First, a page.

It was expected that ophthalmology research output was highest from KSA and Egypt. It is believed that these 2 countries had the highest research productivity in other medical fields (Shaban and Abu-Zidan 2003; Tadmouri and Bissar-Tadmouri 2003; Waast and Rossi 2010). This is explainable by the fact that KSA is a rich country and a lot of financial support has been pumped into medical research and services in KSA. In case of Egypt, being the largest in population size in Arab countries, contributes to the high research productivity compared with other Arab countries. Actually, the history of medicine and ophthalmology in Egypt goes back thousands of years ago (Maccallan 1925a, b, 1927; Bey 1929; Dollfus 1956; Bieganowski 2003; Eltoukhi 2003; Coster 2009). Furthermore, international collaboration in the field of ophthalmology research seems high in KSA and Egypt. International collaboration is an important method and mechanism to improve the quantity and quality of research productivity (Lee and Bozeman 2005; Abramo et al. 2009). Furthermore, the international collaboration can draw attention and increase the visibility of scientific publication from Arab countries (Basu and Kumar 2000). No doubt that collaboration with countries like USA, England and other European countries helps in capacity building in the field of ophthalmology.
Research output studies in the field of ophthalmology have been conducted in several parts of the world. Screening the literature shows at least 10 different bibliometric studies in the field of ophthalmology and ophthalmology-related topics (Davis and Wilson 2003; Ohba 2005; Guerin et al. 2009; Kumaragurupari et al. 2010; Waast and Rossi 2010; Liu et al. 2011; Wu et al. 2011; Xu et al. 2011; Zhao et al. 2011; Jiao et al. 2012; Dai et al. 2013; Huang et al. 2013; Liu et al. 2013). Of particular interest is an article published about worldwide geographical distribution of ophthalmology publications (Guerin et al. 2009). The authors concluded that the greatest gross contributors to ophthalmology publications were USA, England and Japan. However, population adjusted analysis showed that Singapore, Iceland, and Australia were the most prolific nations (Guerin et al. 2009). In the same article, Israel came as one of the top 10 prolific nations which support the findings of our study that showed high quantity and quality of ophthalmology research from Israel compared to Arabs, Turkey and Iran. Another interesting published document is one about contribution of Iran to ophthalmology publications (Katibeh et al. 2011). The authors of the study concluded that although contribution of Iranian scientists to the field is growing, the Iranian nation needs to do more to bridge the gap with other nations and to be more presented in the field worldwide (Katibeh et al. 2011).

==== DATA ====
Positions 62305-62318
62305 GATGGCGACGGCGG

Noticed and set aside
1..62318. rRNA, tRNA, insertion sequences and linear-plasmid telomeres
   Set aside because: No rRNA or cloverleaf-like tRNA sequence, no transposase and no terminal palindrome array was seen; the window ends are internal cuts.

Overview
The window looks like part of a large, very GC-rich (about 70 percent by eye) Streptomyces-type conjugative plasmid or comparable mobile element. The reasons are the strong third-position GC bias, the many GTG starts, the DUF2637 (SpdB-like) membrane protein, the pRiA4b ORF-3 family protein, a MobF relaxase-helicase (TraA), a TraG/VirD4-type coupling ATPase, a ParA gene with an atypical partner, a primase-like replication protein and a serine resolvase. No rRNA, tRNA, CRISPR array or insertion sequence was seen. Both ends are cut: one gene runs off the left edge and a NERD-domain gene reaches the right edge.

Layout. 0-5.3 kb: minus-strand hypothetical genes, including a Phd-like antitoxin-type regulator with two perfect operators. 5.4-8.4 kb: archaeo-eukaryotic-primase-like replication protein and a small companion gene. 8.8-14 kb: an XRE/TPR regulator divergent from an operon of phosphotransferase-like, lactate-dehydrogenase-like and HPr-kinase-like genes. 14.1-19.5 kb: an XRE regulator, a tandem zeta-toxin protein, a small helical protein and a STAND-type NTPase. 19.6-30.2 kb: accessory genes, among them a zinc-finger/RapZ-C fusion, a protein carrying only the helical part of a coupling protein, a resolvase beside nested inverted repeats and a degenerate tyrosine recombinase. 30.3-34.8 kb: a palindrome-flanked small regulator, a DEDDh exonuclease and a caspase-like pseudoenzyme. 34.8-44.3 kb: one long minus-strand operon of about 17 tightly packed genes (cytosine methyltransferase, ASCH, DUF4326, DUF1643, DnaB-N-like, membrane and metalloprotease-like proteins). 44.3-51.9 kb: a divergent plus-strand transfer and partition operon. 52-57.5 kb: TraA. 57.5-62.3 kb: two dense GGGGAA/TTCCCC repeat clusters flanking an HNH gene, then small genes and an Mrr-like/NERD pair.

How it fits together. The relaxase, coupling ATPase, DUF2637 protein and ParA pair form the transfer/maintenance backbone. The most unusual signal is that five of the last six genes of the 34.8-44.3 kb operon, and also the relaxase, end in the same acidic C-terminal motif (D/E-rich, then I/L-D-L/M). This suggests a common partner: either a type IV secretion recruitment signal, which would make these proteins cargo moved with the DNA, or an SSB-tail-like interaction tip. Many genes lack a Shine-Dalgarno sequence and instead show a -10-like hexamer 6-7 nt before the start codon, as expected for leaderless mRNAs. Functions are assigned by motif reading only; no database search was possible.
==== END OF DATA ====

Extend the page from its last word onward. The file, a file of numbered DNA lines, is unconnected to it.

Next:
Finally, our study has points of strengths and certain points of limitations. Our study is the first article to analyze the quantity and quality of research productivity in the field of ophthalmology from Arab region. Although the study showed that contribution of Arab nations to the field is low, the main purpose of this study is well delivered which is to direct attention and initiate discussion among ophthalmologists in this regard. Our study is not without limitations, most of which have been mentioned in other similar studies (Sweileh et al. 2014b; Sweileh et al. 2014c; Sweileh et al. 2014e, f). The use of ISI web of knowledge database made our study confined to documents published in journals indexed in ISI web of science. Furthermore, many articles in ophthalmology published from Arab countries might have been published in non-ophthalmology journals.
The present data show promising increase but relatively low ophthalmology research productivity from Arab countries. Wide variation in research productivity among Arab countries do exists with KSA and Egypt being in the top while many other Arab countries had very low productivity. Compared with other non-Arab countries in the Middle East, Arab countries showed lesser quantity of ophthalmology publications than Israel and Turkey but higher than that in Iran. Arab countries, particularly those in the field of ophthalmology need to establish links and research collaboration with other well developed countries in the field.
Statistical Package for Social Sciences
Institute for Scientific Information
Kingdom of Saudi Arabia
United Arab Emirates
Syrian Arab Republic
United States of America
Journal Citation Report
Institutional Review Board
Standard Competition Ranking
Scientific Journal Ranking
Abramo G, D’Angelo CA, Di Costa F (2009) Research collaboration and productivity: is there correlation? High Educ 57(2):155–171
Al-Khader AA (2004) Enhancing research productivity in the Arab world. Saudi Med J 25(10):1323–1327